I should note that there are many versions of Forth. The original fig-Forth is heavily related to the later Forth-79, and many Forths are based on fig-Forth. The later Forth-83 made a lot of big (controversial) changes: "true" changed from 1 to -1, the meaning of NOT changed, it mandated floored division (incompatible with prior usage), and some words like PICK and ROLL became 0-based. Here's guidance on converting fig-Forth to Forth-83. The later ANS Forth tried to make things less rough.

The big problem with Forth is that it's entirely postfix, which many people find hard to read. What can be done about that? Interestingly, several people have developed infix versions of Forth, which might produce the best of all worlds... the readability of more traditional notations, and the speed + small size of Forth. "An infix syntax for Forth (and its compiler)" by Andrew Haley (Red Hat) (2008) describes a nifty reader; "Infix Forth is not a translator from some other language to Forth, but an infix form of the language that doesn’t change its semantics."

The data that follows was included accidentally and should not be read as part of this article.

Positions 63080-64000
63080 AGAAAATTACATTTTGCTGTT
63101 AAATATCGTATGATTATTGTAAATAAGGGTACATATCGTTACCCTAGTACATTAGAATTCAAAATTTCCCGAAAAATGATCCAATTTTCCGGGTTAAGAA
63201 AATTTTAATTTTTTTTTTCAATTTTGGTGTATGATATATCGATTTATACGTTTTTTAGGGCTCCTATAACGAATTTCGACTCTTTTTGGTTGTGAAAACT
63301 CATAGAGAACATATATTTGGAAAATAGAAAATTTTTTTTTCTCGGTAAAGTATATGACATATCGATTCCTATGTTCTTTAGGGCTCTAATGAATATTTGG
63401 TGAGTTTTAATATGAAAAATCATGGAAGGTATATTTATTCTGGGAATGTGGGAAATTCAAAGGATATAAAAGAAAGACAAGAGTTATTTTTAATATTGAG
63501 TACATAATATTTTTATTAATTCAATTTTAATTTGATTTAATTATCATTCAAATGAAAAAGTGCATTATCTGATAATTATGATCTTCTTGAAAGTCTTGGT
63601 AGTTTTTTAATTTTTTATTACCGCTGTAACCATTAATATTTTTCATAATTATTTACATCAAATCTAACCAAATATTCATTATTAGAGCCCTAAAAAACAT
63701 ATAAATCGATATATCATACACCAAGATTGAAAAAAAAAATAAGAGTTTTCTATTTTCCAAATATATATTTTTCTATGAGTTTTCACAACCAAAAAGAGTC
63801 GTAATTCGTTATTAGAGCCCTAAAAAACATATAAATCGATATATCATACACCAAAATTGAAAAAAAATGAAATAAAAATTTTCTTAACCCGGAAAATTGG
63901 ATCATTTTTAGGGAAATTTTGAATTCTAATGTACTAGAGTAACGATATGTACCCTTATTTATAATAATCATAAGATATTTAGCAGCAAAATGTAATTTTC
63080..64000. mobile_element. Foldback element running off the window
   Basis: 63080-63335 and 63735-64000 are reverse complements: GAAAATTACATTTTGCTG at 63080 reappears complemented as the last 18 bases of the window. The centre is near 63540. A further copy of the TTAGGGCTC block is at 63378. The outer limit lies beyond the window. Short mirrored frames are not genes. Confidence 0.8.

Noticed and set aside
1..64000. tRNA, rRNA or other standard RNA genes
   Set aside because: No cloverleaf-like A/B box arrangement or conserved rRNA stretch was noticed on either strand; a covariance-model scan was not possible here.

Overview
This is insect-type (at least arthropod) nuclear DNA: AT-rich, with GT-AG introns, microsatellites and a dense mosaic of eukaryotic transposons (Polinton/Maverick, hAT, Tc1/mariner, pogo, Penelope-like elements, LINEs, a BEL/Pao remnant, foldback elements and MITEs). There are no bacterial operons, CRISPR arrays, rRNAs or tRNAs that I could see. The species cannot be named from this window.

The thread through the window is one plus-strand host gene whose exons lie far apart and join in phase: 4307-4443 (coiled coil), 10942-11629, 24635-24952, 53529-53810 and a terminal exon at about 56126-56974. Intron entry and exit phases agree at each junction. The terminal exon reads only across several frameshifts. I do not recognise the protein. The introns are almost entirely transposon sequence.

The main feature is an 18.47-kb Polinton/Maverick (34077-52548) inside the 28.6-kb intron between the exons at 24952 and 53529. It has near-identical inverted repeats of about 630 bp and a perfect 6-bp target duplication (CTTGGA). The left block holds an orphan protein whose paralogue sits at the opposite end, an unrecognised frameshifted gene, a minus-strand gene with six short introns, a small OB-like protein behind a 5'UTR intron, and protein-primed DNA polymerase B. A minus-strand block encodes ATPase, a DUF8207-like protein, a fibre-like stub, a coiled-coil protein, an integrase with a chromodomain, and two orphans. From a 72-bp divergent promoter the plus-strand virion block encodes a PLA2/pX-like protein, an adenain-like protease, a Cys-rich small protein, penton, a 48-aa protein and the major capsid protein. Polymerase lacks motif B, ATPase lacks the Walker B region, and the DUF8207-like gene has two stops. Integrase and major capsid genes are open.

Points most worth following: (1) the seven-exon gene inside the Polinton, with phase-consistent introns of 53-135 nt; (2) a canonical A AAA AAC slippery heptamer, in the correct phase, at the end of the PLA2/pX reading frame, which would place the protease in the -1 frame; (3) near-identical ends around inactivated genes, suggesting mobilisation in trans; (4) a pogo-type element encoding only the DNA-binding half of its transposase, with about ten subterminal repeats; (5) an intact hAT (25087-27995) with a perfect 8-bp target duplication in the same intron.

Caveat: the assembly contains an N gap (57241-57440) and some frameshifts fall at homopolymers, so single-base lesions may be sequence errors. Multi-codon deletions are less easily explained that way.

Many Forth systems can easily bring in an assembler. William F. Ragdale wrote a Forth assembler for the 6502 that takes about 1300 bytes.

I think that a programming language could be devised that combined the efficiency/simplicity of Forth implementations with more traditional syntax.

Forth on 6502 has more information.